Miles Taylor has been identified as the author of a notorious anonymous op-ed in The New York Times in 2018 that claimed he was part of a secret “resistance” inside President Donald Trump’s administration.
Taylor revealed himself Wednesday in a tweet.
In a statement accompanying the announcement, Taylor observed that “Trump sees personal criticism as subversive,” adding, “I take a different view.”
“We do not owe the President our silence,” he said. “We owe him and the American people the truth.”
Taylor served as chief of staff to Homeland Security Secretary Kirstjen Nielsen while the agency carried out Trump’s policy of separating migrant children from their families. He later told Telemundo he regretted having not denounced it at the time.
In a statement after Taylor revealed his identity, White House press secretary Kayleigh McEnany labelled the former high-level staffer a “liar and a coward who chose anonymity over action.”
Taylor addressed his insistence on anonymity in his statement, claiming a desire to focus on the message — not the messenger.
“Issuing my critiques without attribution forced the President to answer them directly on their merits or not at all, rather than creating distractions through petty insults and name-calling,” he said. “I wanted the attention to be on the arguments themselves.”
In the Times op-ed, which was published September 5, 2018, the author was identified as a “senior official” in the Trump administration and claimed to be one of many people “working diligently from within to frustrate parts of [Trump’s] agenda and his worst inclinations.”
The same person also anonymously authored a book, “A Warning,” published in 2019, which, among other behind-the-scenes revelations, claimed that a number of senior officials once considered resigning from the administration all together in response to Trump’s conduct, but ultimately decided against it.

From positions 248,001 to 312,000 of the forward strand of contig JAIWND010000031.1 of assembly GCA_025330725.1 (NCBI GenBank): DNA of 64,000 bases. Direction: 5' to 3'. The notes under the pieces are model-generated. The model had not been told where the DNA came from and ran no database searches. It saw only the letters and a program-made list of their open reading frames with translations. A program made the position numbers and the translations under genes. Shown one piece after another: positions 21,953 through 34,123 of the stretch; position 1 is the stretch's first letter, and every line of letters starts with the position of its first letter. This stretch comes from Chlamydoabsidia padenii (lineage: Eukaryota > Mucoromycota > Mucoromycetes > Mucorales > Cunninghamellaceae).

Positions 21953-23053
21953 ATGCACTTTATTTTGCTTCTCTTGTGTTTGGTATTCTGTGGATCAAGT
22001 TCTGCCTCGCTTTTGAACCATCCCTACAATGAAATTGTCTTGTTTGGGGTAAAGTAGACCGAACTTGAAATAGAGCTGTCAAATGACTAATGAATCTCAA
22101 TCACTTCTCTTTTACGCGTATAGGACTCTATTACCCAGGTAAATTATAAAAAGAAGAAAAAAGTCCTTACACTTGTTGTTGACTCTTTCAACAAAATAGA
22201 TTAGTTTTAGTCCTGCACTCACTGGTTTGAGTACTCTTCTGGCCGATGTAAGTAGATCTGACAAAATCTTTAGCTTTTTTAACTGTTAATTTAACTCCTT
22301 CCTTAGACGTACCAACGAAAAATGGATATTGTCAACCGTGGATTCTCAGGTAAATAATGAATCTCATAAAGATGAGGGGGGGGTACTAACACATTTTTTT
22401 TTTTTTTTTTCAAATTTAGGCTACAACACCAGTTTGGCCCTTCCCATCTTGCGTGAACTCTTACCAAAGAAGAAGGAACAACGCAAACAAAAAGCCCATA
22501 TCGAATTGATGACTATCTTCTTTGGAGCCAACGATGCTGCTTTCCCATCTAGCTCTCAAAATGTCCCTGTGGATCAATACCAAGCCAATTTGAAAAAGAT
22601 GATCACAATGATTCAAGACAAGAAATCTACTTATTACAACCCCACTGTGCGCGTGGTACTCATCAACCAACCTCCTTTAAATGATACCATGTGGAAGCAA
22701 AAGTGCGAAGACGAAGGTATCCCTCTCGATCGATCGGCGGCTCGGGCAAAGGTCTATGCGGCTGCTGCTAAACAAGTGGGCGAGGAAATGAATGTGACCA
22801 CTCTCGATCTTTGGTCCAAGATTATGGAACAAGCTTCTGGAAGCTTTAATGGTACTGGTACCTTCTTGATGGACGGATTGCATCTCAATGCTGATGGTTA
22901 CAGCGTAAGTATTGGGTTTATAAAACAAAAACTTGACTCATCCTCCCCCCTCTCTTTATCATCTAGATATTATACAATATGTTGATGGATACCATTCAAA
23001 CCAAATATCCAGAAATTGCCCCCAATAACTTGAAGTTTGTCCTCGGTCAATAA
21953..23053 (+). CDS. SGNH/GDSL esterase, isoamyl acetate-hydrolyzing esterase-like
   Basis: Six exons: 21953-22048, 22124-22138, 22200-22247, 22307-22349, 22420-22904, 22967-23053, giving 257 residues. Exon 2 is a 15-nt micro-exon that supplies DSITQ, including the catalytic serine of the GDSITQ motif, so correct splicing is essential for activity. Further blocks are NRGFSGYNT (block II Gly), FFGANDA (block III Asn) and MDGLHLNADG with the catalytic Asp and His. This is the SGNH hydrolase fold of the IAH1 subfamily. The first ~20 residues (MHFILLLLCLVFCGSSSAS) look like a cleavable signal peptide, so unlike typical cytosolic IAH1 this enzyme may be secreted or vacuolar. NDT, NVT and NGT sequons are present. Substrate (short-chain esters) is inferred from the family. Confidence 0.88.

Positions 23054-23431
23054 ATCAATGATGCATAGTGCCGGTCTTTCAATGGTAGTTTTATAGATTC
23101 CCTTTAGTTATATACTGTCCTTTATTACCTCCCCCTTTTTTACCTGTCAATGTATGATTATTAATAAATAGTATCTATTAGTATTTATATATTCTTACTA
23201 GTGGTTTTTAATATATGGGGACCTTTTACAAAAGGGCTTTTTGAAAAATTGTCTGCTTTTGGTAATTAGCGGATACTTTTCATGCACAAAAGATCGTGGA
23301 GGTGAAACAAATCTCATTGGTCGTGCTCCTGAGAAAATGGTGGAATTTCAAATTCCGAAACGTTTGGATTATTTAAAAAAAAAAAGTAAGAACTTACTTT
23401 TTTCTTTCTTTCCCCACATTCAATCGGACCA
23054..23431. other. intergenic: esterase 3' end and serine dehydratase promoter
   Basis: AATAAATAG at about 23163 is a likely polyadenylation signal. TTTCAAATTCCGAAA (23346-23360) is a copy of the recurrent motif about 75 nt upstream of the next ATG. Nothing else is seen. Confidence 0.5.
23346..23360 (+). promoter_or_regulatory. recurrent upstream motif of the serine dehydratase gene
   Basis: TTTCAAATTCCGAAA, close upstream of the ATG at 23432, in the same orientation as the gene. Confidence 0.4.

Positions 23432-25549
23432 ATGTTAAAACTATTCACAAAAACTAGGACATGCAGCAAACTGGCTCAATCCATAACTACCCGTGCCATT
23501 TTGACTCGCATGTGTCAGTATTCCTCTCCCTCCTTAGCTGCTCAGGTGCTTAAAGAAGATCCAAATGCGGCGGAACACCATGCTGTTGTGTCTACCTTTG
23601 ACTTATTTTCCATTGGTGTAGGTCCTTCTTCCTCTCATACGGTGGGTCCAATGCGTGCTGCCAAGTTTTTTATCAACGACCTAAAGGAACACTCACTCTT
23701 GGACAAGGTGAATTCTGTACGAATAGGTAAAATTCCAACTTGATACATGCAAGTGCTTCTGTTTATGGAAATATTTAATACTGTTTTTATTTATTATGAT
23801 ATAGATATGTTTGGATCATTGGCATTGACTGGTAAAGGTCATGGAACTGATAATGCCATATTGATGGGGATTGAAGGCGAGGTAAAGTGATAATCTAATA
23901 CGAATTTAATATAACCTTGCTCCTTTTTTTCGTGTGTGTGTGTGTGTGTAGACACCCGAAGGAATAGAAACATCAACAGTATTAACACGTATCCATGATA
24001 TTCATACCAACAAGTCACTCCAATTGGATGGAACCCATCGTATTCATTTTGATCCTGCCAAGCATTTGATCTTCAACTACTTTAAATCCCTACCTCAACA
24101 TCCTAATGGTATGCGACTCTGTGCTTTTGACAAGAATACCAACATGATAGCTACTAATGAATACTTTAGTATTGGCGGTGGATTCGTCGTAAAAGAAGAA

The anonymous author, who had previously said they’d reveal their identity before the election, chose to wait until just six days before polls close Nov. 3 to speak out openly.
“It may be cold comfort in this chaotic era, but Americans should know that there are adults in the room,” the author wrote in the 2018 op-ed. “We fully recognise what is happening. And we are trying to do what’s right even when Donald Trump won’t.”
However, the author reportedly expressed doubts in 2019 that this so-called resistance group of “unelected bureaucrats and cabinet appointees” within the White House could fix Trump.
After the op-ed came out, Trump called for the author to resign, calling the writer “gutless” and demanding that the Times “turn him/her over to government at once!”
Several officials who have left the Trump administration have since spoken out against the president, including former aide to Vice President Mike Pence and coronavirus task force member Olivia Troye.
Sarah Ruiz-Grossman and Ryan Grenoble contributed to this report.